• The next set of candidates have scores ranging from five to six on the 10-point scale: Senator Bernie Sanders, former Representative Beto O’Rourke, and Senators Kamala Harris and Cory Booker. There is a distinction on name recognition here too, as only seven percent do not have an opinion on Sanders, while 18–26% lack an opinion on the other three, giving them more room to grow (or fall). Voters’ early perception is that these candidates have real potential to beat Trump.
  • Just below that range is a group of four candidates who have electability scores from four to five, which includes Senators Elizabeth Warren, Amy Klobuchar, and Kirsten Gillibrand, along with former HUD Secretary Julian Castro. While the latter three have “don’t know” answers hovering around 30%, Warren has higher name recognition than anyone except Biden and Sanders, with only 13% not able to place her on the scale. These candidates need to become better known or persuade voters they can win.
  • The remaining eight candidates have electability scores of less than four, but on average, 39% do not have an opinion on their electability, so there is significant room to grow those numbers.

NOTE: This visualization shows responses to the question of how confident are you in [candidate’s name] ability to beat Trump? The darker the shading and larger the marker the greater the number of responses for that option.

It is almost certain that perceived electability will shift over the next year, perhaps dramatically, for both the frontrunners and the newcomers. For context, in the competitive Republican primary in 2008, former New York City Mayor Rudy Giuliani led Republican primary polls by 16 points a year before Super Tuesday. He withdrew from the race on January 29th, 2008, having failed to secure a single delegate.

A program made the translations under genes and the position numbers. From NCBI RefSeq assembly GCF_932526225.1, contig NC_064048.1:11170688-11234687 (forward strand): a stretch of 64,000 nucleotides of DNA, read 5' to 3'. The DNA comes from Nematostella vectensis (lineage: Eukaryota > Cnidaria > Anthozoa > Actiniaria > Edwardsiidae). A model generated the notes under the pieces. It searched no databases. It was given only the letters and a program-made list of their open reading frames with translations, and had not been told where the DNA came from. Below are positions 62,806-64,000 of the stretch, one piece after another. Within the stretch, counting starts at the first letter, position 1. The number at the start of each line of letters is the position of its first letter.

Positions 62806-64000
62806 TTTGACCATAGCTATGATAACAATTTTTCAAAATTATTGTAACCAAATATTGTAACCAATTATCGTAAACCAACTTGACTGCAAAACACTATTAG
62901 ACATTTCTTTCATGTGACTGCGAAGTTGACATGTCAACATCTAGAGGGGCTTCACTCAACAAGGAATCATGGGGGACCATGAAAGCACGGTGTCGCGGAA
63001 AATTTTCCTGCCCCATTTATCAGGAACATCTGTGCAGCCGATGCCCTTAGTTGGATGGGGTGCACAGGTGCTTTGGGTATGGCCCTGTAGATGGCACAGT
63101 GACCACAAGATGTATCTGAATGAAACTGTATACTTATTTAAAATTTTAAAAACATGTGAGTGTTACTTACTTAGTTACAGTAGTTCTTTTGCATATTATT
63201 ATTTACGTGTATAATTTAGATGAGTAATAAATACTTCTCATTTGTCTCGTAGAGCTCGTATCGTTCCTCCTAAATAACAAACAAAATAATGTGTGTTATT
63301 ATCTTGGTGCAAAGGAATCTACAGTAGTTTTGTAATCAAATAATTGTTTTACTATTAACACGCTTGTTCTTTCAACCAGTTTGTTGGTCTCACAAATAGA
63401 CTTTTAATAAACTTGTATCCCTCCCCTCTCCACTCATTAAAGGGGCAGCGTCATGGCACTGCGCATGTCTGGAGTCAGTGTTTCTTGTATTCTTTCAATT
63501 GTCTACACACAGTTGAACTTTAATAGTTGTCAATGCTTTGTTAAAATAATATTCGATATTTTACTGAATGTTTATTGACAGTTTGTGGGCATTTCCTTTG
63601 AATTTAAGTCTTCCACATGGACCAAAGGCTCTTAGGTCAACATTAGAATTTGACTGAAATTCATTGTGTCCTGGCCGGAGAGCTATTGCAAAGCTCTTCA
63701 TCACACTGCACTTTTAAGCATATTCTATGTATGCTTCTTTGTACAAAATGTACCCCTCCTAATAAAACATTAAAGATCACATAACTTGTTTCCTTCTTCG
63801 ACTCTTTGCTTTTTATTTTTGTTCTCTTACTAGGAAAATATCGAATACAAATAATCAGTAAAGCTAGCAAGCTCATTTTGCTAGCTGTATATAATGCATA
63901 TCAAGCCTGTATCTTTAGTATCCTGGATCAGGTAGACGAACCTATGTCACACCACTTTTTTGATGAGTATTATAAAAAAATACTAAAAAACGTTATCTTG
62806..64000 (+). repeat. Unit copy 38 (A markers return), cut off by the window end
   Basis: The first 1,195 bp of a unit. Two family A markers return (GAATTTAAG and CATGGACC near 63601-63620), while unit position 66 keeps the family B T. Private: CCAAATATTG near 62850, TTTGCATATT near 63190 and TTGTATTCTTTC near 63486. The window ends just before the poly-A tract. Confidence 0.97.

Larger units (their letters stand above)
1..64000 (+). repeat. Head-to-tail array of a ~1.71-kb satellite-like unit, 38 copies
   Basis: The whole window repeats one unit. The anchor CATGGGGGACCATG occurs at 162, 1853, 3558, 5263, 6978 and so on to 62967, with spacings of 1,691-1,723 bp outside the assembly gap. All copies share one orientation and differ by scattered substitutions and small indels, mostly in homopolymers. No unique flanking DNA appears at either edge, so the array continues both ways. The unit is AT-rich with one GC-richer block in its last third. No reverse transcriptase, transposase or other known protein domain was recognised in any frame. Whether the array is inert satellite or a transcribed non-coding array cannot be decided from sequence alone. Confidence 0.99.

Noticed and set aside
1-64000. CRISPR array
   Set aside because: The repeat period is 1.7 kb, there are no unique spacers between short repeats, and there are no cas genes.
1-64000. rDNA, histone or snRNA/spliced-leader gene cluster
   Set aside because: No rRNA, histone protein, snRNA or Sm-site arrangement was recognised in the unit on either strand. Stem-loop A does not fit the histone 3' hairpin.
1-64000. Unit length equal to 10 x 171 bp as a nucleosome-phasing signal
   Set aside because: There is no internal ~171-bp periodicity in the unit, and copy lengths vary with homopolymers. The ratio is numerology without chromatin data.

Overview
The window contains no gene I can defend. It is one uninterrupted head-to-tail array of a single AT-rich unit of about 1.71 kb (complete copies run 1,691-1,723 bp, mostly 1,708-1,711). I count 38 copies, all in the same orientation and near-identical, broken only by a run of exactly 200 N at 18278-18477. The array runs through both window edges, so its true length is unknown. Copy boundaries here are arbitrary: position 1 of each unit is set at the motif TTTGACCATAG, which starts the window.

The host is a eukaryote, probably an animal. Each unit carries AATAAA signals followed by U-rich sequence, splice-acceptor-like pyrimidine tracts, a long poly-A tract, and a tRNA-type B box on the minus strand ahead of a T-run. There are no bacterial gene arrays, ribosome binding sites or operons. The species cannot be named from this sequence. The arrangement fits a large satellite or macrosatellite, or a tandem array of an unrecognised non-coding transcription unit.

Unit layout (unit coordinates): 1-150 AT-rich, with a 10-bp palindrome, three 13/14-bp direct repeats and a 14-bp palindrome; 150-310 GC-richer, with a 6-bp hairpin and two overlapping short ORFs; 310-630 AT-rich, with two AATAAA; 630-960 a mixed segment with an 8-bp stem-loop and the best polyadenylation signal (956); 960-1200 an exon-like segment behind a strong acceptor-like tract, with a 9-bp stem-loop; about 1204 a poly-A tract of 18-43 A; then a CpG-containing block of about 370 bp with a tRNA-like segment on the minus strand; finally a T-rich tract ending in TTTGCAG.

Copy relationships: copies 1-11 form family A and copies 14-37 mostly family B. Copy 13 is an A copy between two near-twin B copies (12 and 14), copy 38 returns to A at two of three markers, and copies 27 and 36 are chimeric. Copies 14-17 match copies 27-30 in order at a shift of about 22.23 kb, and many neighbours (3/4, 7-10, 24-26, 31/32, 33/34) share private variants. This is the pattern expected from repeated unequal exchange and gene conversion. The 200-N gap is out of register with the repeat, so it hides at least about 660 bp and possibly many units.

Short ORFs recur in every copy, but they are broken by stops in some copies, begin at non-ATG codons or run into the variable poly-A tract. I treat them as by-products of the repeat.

Primary voters want a candidate who can win and unite the country to tackle urgent challenges.

Democratic primary voters’ top priority is to find a candidate who can beat Trump. To do so, they believe their nominee needs to build a broad coalition centered on addressing our country’s urgent problems.

Across the board, primary voters view Trump as a scourge, and their overriding motivation is nominating a candidate who can beat him.

  • Sixty-five percent want a Democratic candidate with the best shot at beating Trump, while only 28% prefer a candidate most closely aligned with their views on policy.
  • This margin expands among the staunchest partisans; 75% of “strong Democrats” want a candidate best positioned to beat Trump.

So how do they think their party can successfully defeat Trump? Primary voters think they need a candidate who can unite the country, not one who will pursue a Trump-style, base-only approach.